January 9, 1969 Radio Dial

January 9, 1969

Al Workman, afternoon disk jockey who also monitors music on KBLE FM, yesterday offered supplementary opinion on “controversial” country-western records.
“I placed a lot of songs in our control room that I personally do not like.” Workman said. “But I put them there because the radio listener should have a chance to hear them – presumably to like them.
“I also put a lot in the garbage can.”
Workman said he nevertheless gets sore when a good record is passed over by a radio station because someone feels it might offend.
“I’m talking about records like ‘Ballad of Two Brothers,’ ‘What’s Happened to Mankind,’ and this type,” Workman said.
“I am proud that KBLE FM was first in this area to put ‘Brothers’ on a chart,” he said, “and also that we were the only one to put ‘Mankind’ on the air.
The latter song expresses regrets over social trends “by one who broke his back to build this country.”
Workman said a similar “politically controversial” selection is “Letter From Home,” by Hank Penny. The Penny work is a Dear John narrative to a fighting man.
“It is not a patriotic song,” Workman explained. “It is a ‘funny’.”
He said radio stations are sitting on it because they are afraid it might offend.
“I would like to point out that the song was first recorded during the Korean War and it sold almost 1 million copies. It’s hard to believe that a nation’s sense of humor could change since then,” Workman said.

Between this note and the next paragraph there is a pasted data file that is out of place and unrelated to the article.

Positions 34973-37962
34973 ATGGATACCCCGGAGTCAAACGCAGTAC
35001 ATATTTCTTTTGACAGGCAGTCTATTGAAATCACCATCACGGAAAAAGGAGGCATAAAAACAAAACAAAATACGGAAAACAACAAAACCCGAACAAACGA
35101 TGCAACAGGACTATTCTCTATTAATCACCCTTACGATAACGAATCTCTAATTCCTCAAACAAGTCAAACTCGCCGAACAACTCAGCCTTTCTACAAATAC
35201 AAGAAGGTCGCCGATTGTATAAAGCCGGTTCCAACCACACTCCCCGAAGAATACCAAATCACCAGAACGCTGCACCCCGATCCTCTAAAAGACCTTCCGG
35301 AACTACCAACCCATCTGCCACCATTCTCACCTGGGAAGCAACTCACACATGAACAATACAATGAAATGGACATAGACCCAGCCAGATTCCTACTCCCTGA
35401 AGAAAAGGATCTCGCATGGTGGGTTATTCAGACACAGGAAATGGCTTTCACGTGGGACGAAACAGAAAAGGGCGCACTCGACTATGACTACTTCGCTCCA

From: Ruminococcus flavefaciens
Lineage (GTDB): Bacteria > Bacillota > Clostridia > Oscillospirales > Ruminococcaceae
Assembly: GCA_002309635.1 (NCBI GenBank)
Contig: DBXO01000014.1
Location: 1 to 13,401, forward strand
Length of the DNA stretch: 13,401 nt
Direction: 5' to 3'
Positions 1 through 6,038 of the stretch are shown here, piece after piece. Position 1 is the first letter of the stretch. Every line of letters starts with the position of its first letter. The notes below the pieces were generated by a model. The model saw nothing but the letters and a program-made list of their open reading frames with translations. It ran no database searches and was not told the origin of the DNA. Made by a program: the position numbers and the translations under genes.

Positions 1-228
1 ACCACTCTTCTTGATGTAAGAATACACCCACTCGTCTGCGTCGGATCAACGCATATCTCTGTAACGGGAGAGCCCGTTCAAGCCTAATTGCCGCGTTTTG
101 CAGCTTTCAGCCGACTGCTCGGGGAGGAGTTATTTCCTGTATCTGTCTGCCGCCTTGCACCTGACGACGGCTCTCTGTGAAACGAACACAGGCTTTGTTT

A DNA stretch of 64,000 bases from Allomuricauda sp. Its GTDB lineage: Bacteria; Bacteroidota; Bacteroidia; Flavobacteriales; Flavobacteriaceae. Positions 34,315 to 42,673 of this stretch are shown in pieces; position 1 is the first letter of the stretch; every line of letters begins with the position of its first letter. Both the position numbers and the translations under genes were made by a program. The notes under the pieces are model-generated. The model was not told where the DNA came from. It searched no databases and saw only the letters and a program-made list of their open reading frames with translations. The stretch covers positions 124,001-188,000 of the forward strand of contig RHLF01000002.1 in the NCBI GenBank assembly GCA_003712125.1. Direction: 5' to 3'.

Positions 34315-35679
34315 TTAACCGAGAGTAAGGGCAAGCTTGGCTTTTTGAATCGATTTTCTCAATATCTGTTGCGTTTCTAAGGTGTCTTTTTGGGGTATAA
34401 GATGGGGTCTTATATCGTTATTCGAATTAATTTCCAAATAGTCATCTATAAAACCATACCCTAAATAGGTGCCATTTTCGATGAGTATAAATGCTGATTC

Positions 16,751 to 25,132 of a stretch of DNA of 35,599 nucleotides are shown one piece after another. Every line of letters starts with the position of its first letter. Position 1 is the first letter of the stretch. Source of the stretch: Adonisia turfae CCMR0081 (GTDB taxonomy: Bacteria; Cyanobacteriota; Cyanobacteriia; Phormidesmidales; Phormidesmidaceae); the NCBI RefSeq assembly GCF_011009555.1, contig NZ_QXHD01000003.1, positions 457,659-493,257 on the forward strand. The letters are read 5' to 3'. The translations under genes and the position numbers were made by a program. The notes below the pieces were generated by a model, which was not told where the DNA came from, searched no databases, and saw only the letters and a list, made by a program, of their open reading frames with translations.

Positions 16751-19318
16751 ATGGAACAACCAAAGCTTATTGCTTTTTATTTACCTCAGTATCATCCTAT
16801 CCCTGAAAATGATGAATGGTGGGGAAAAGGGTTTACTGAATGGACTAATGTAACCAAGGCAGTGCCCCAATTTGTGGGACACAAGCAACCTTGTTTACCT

Suffice, selections designed to hit-them-in-the-guts are aired on KBLE FM with same openness as are the I’m in Love With My Truck But I Can’t Find A Place in the Road Big Enough To Turn It Around epics.

Both KOL and KJR have shuffled disc jockey schedules a bit, one to be relatively long-lasting, the other temporary.
Robert O Smith, KOL’s resident psychedelic rocker and progressive talker, has moved to mornings, from 6 o’clock to 10 AM. Smith’s morning music is a little straighter.
His patter, delivered in seemingly offhand manner, is topical, if borderline.
He does funny bits like threatening to call roll on “Sweet Cream Ladies.” That is a song about prostitutes.
And Wonderful Bobby Simon returns to his 10 AM shift, followed by Dick Curtis from 3 PM to 6 PM.
Robin Mitchell escorts the teenagers from dinnertime through study hours, and at 10 PM Chris Hill squires listeners with an underground bent for four hours.
Someday we will tell you about Greg Connors, the smoothest disc jockey in town. But he comes on at 2 AM.

At KJR, Tom Murphy is double shifting at 6 AM and 6 PM while the station hunts down a Super Voice bold enough to come into town and ask “So who’s Lan Roberts?”

Author: Victor Stredicke

Former radio columnist for the Seattle Times (1964-1989). --- View other articles by Victor Stredicke

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